Maneka Gandhi. Photo: Hemant Mishra/Mint
Maneka Gandhi. Photo: Hemant Mishra/Mint

A fact check on Maneka Gandhi’s U-turn on marital rape

The latest round of NFHS-4 shows than even in wealthy states such as Tamil Nadu, about four out of every 10 married women experienced some form of spousal violence

Mumbai: A week ago, minister for women and child development Maneka Gandhi said that India cannot have a law to criminalise marital rape, citing various factors such as “level of education/illiteracy, poverty, myriad social customs and values, religious beliefs, mindset of the society to treat the marriage as a sacrament" and so on.

The minister’s stand is contrary to the recommendations of the UN Committee on Elimination of Discrimination against Women and the J.S. Verma Committee (formed after the December 2012 gangrape in Delhi).

Data shows that spousal violence is common in India. The latest round of the National Family Health Survey (NFHS-4) shows than even in wealthy states such as Tamil Nadu, about four out of every 10 married women experienced some form of spousal violence.

That married women have been facing domestic violence has been known for quite some time. NFHS-3 has data on marital rape as well. It shows that about one out of 10 married Indian women in the age group 15-49 years have been physically forced to have sex by their husbands.

About 27% have not faced sexual violence, but have faced physical violence. More than half of married women in 15-49 age-group reported injuries due to physical and sexual violence.

Data from Tamil Nadu, considered to be one of the more "progressive" states in India, highlights, marital rape and domestic violence have minimal links with factors such as poverty and literacy.

The World Bank data shows that the 70 countries that have laws explicitly criminalizing marital rapes span a spectrum of income and literacy. Of the 70, 22 are in Europe, 22 in Latin America and North America, 15 are in Asia and Australasia and 11 in Africa.

Veena Gowda, a woman’s rights lawyer, argues that poverty or illiteracy cannot be used as excuses for rape.

“Is Gandhi saying that rich people do not commit marital rape? Moreover, the Protection of Women from Domestic Violence Act, 2005, recognizes sexual assault by a husband as an offence. So it’s not a question of creating a new offence of marital rape, but merely removing the exception to marital rape that exists within Section 376 of the Indian Penal Code," she said.

Gandhi’s statement in Parliament also comes as a surprise given that she has in the past been vocal about criminalizing marital rape.

Even existing data suffers from under-reporting. A research paper by Ashish Gupta of the Research Institute for Compassionate Economics, titled ‘Reporting and Incidence of Violence Against Women in India’, examined this issue.

While NFHS-3 recorded 6,590 incidents (per 100,000 women in the age group 15-49 years) of sexual violence by husbands, NCRB recorded only 37.2 such instances per 100,000 women over a 12-month period. Thus, the reportage of spousal sexual violence as a percentage of total such incidents only amounts to 0.6%.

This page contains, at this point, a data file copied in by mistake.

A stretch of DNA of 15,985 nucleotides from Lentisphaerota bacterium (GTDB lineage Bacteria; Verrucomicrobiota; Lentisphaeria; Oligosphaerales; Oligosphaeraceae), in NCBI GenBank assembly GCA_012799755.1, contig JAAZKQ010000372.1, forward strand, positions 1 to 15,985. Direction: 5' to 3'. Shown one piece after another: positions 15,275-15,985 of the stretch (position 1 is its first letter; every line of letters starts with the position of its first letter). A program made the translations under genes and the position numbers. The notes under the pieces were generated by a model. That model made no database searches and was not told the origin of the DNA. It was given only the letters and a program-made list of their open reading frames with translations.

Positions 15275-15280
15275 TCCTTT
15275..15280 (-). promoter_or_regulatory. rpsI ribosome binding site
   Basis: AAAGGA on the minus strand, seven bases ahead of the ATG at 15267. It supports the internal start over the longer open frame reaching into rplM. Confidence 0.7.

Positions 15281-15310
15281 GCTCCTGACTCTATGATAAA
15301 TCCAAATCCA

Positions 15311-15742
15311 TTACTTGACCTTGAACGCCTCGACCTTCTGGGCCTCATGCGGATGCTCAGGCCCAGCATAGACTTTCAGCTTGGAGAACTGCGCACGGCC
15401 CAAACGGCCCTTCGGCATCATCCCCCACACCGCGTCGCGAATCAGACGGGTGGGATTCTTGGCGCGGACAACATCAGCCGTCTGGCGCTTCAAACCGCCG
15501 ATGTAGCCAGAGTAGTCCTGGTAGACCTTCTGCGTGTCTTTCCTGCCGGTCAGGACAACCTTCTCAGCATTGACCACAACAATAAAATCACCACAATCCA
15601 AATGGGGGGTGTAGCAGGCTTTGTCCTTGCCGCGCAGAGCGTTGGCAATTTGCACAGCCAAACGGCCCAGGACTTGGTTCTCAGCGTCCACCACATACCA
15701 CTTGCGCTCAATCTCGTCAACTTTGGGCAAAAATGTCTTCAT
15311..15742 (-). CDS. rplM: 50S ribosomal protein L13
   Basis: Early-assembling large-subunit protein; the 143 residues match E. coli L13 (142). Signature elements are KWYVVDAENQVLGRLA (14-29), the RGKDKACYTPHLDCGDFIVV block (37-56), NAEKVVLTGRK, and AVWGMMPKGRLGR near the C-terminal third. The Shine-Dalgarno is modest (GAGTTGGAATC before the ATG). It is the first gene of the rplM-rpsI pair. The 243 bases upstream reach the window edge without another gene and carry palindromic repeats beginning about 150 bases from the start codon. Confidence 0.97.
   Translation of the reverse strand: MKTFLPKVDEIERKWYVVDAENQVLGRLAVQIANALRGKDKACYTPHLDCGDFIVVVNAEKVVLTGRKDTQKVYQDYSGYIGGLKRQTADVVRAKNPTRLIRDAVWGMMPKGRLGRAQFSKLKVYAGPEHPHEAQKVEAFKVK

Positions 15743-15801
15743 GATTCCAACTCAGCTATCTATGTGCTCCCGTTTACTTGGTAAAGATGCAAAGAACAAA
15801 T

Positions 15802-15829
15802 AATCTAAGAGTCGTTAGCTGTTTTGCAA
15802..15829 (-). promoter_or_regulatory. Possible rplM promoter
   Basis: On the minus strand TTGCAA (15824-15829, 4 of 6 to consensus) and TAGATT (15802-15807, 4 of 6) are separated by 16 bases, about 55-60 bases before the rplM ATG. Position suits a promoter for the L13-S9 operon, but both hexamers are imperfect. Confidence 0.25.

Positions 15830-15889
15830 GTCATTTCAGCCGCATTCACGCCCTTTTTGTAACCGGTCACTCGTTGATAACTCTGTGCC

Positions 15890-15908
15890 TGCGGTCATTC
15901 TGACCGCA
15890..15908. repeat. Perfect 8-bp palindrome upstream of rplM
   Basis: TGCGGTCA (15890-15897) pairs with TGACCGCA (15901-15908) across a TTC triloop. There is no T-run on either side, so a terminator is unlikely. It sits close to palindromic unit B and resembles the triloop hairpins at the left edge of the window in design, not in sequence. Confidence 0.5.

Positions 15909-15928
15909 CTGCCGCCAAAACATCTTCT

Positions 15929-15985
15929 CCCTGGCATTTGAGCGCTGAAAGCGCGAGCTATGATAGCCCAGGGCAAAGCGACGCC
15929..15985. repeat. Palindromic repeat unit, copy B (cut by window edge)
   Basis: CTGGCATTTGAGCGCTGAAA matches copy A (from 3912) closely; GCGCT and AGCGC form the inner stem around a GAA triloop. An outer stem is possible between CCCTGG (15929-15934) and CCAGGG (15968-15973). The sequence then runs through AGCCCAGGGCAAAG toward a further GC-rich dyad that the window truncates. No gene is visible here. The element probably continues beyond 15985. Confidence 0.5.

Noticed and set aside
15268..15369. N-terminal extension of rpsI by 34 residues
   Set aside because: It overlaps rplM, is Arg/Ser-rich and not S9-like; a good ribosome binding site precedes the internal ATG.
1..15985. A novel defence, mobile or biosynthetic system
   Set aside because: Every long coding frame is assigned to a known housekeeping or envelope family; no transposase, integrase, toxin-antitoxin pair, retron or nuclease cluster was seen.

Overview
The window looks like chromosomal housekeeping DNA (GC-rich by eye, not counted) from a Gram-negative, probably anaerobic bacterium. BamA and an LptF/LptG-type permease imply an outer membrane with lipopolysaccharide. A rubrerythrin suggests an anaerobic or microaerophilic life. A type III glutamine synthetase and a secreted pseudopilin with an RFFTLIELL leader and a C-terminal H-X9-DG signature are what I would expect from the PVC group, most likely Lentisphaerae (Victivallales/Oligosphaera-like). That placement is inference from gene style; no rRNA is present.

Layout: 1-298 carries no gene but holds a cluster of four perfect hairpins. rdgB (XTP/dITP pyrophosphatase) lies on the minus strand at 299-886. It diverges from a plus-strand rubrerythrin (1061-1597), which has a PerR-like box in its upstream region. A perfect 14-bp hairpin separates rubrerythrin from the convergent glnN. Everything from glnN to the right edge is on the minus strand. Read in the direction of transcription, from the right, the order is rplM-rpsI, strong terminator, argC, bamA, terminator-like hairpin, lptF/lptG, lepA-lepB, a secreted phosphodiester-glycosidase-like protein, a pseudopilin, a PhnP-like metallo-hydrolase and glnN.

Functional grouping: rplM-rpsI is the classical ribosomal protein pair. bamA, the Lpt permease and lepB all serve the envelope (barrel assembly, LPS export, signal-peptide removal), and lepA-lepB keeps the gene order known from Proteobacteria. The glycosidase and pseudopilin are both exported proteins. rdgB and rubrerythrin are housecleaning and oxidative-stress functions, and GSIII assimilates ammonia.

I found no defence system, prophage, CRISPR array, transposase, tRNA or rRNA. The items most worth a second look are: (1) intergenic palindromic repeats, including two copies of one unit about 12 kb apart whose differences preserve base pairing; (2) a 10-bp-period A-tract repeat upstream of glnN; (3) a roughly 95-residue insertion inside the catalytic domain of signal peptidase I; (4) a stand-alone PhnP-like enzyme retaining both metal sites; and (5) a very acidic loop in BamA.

In terms of absolute numbers, using Census 2011 data on population of women aged 15-49 years, the total number of Indian women who have survived sexual violence by husbands stands at 20 million, a number as big as the entire population of Sri Lanka.

The actual number, though, is likely to be higher as this count includes women only in the age group 15 to 49 years. Moreover, Gupta’s paper also includes anecdotes from NFHS surveyors who responded that many were silent or uncomfortable about answering questions on sexual violence.

Some even broke down, but still refused to say if they had been violated physically or sexually. Moreover, as Chart 3 shows, the chances of facing physical or sexual violence increases with the duration of marriage.

What all this data—and Gupta’s analysis, in particular—points out is that the incidence of marital rape is much more common and less reported.

The number of women who survived sexual violence at the hands of their husbands was 40 times more than the number of women who faced sexual violence by others. While legal redress exists for rape outside of marriage, and as was seen in the aftermath of the December 2012 gangrape, there is little succor for women facing rape within the four walls of their home.

Vrinda Grover, a lawyer and human rights activist, argues that by not criminalizing marital rape, the state is sending out the message that upon marriage, the husband’s control and dominion over the woman’s body is absolute.

“The Protection of Women from Domestic Violence Act, 2005, can only offer a civil remedy to the problem of sexual violence. In not criminalizing marital rape, the legislature has abdicated its duty toward married women, and is effectively saying that marriage and family trump women’s rights. Marital rape is an issue that can’t be socially discussed easily by victims. The victim needs the agency of the law and the courts for redress," she argues.

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